The growing metropolitan area that includes Hattiesburg and Lamar counties, was designated a Metropolitan Statistical Area in 1994 with a combined population of more than 100,000 residents. Although about 75 miles inland, Hattiesburg was hit hard in 2005 by Hurricane Katrina. Around 10,000 structures in the area received major damage of some type from the heavy winds and rain, as the hurricane tracked inland. 80 percent of the city's roads were blocked by trees, power was out in the area for up to 14 days. The storm killed 24 people in the surrounding areas; the city has struggled to cope with a large influx of temporary evacuees and new permanent residents from coastal Louisiana and Mississippi towns to the south, where damage from Katrina was catastrophic. The City is known for its police department, as it was the first — and for a decade the only — Commission on Accreditation for Law Enforcement Agencies federally accredited law enforcement agency in the State of Mississippi; the department is served by its own training academy.
It is considered one of the most difficult basic academies in the country, with a more than 50% attrition rate. The Hattiesburg Zoo at Kam
Forrest County, Mississippi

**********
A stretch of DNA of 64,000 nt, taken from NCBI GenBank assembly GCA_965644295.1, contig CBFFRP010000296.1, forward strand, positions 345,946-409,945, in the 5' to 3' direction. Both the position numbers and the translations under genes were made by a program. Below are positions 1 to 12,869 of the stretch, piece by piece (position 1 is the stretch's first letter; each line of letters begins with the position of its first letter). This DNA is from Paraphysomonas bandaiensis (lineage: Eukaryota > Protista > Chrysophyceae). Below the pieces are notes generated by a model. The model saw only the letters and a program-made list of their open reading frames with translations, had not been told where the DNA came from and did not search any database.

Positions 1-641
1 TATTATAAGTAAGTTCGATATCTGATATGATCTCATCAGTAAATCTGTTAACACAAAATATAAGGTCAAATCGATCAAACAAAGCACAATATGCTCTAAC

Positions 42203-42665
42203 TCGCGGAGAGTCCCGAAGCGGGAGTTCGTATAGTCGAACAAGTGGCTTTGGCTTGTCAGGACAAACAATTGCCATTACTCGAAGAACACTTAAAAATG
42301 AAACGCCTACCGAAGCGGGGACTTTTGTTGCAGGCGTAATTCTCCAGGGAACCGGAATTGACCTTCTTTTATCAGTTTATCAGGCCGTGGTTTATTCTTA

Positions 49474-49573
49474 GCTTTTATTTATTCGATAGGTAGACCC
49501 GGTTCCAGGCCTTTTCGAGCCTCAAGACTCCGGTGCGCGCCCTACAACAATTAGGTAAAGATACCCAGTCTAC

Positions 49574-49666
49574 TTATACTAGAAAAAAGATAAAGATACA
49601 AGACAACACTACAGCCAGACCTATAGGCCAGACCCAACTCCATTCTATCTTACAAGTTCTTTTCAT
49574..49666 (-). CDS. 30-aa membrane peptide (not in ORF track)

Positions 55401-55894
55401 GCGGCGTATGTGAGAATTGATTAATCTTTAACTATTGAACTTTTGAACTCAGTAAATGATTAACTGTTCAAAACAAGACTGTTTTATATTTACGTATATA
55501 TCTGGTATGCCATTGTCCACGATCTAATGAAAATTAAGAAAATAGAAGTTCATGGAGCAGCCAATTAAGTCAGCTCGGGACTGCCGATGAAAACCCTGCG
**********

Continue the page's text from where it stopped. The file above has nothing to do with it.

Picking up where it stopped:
Forrest County is a county located in the U. S. state of Mississippi. As of the 2010 census, the population was 74,934, its county seat and largest city is Hattiesburg. The county was created from Perry County in 1908 and named in honor of Nathan Bedford Forrest, a Confederate general in the American Civil War. Forrest County is part of MS Metropolitan Statistical Area. According to the U. S. Census Bureau, the county has a total area of 470 square miles, of which 466 square miles is land and 3.9 square miles is water. Interstate 59 U. S. Highway 11 U. S. Highway 49 U. S. Highway 98 Mississippi Highway 13 Mississippi Highway 42 Jones County Perry County Stone County Pearl River County Lamar County Covington County De Soto National Forest As of the census of 2000, there were 72,604 people, 27,183 households, 17,315 families residing in the county; the population density was 156 people per square mile. There were 29,913 housing units at an average density of 64 per square mile; the racial makeup of the county was 64.34% White, 33.55% Black or African American, 0.19% Native American, 0.74% Asian, 0.02% Pacific Islander, 0.40% from other races, 0.75% from two or more races.